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Goldmanssack
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Those lightweight meshed pants are the ones I have too. They are really great and lightweight.

inline

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Curbyourrisk
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Someone mentioned mosquitos... does this really repel mosquitos as well?

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Tickerguy
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Yep. Any biting insect. It even stops the biting flies that ignore DEET entirely.

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Acebarefoot
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Stupid question here... What about bee's. It would be nice to have something that helped protect from brush hogging fields where an occasional nest is disturbed.
Tickerguy
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While it may repel bees I don't think if they're pissed at you for ****ing with their hive it'll be all THAT effective.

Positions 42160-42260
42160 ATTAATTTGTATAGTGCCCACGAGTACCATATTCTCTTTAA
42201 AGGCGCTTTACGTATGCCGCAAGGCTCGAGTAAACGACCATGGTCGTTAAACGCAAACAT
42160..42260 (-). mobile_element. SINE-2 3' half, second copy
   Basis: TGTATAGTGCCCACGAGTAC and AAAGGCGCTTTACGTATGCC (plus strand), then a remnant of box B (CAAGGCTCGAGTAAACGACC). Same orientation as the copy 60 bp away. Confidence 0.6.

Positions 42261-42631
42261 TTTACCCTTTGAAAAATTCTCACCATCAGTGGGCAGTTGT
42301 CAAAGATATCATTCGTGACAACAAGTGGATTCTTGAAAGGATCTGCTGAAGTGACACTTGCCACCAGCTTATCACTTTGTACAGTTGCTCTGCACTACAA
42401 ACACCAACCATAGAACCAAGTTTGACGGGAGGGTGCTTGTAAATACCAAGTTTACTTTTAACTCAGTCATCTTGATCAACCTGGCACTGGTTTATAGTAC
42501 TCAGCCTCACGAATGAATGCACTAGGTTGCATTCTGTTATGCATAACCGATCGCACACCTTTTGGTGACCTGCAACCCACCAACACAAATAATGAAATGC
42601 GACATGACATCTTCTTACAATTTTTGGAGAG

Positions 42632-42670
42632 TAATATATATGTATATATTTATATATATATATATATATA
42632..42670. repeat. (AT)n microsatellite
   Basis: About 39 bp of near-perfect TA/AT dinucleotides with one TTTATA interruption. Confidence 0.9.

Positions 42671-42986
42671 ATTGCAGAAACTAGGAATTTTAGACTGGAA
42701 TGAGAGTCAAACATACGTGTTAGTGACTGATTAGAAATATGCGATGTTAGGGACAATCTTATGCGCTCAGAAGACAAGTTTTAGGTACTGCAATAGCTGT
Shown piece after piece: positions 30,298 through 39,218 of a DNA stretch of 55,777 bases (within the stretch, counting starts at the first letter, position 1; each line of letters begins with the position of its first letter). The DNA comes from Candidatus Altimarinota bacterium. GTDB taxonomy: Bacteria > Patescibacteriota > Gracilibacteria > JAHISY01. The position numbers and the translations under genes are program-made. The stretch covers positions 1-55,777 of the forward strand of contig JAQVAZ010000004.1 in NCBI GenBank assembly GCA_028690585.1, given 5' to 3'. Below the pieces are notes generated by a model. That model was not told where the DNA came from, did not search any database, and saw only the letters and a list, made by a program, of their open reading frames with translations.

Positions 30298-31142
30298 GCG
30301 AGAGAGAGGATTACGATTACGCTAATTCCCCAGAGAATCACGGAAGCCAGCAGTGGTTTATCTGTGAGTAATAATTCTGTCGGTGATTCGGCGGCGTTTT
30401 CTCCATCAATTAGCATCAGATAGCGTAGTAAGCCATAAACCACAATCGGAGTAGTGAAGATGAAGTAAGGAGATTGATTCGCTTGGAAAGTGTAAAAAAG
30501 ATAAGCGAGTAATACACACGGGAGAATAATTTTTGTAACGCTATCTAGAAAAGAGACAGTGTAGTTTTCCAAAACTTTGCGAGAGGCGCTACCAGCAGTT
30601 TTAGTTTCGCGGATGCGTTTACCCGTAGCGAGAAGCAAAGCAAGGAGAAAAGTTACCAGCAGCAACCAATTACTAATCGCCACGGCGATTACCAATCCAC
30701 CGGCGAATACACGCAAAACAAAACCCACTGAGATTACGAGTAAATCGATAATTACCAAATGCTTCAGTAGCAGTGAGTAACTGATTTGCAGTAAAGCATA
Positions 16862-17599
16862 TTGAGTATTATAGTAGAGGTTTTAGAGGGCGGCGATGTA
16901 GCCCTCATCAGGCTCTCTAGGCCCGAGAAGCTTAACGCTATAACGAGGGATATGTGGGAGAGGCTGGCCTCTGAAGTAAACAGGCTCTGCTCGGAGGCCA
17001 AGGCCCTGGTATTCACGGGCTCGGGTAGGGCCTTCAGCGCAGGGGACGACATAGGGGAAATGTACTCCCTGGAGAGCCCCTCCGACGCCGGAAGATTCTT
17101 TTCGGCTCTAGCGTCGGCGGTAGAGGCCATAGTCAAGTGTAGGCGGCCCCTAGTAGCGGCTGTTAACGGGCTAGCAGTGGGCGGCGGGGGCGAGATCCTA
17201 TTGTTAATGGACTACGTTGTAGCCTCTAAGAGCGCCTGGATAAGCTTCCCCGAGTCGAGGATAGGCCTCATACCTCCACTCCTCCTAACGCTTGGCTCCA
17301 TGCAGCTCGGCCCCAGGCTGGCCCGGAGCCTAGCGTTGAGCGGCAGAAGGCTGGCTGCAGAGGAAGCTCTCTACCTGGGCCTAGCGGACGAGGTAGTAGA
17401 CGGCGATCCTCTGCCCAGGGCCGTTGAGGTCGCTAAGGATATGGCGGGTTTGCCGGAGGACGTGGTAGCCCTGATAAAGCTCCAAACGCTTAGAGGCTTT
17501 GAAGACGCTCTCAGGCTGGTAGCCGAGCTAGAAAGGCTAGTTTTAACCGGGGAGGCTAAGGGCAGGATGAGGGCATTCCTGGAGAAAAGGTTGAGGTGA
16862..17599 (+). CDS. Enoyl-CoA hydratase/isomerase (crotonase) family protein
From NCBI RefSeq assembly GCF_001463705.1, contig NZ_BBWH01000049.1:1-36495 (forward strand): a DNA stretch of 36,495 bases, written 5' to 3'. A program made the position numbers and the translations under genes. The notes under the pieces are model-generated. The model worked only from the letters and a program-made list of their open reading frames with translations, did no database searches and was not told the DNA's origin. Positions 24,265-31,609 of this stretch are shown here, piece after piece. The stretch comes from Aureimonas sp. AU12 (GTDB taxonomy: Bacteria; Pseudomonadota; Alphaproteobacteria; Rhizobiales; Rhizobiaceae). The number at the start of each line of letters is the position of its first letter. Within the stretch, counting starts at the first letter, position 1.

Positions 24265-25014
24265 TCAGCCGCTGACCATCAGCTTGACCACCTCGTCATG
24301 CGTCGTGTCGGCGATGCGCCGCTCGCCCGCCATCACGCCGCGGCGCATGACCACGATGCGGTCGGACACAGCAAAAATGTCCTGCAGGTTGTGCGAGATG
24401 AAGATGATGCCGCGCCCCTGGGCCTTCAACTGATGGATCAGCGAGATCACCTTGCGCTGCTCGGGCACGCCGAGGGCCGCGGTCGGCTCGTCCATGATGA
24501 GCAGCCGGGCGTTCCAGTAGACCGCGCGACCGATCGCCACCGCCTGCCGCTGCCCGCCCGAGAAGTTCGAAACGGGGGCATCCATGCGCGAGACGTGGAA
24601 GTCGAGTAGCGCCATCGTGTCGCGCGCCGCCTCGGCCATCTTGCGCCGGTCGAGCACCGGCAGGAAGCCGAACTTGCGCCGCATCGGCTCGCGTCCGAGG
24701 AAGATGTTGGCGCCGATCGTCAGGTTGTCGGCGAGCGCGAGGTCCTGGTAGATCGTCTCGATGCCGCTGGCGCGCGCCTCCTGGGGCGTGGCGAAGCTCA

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Spanktron9
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Joe Rogan and other backwoods hunters (Alaska) swear by the thermacell's. It clips on your clothes or back and slowly disperses the permethrin into the area. Creates a 15x15 force field around you. Requires butane cartridges to run. He claims that the Alaskan mosquitoes are so aggressive they will cover you even in your have it on your clothes. <shrug>. Deet has always worked for me.


https://www.cabelas.com/product/MR-REPEL....

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Ckaminski
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Watch some "Life Below Zero" and the dude living in Chandalar, Alaska. Holy **** I have never seen such horrible swarms.

Bjonsson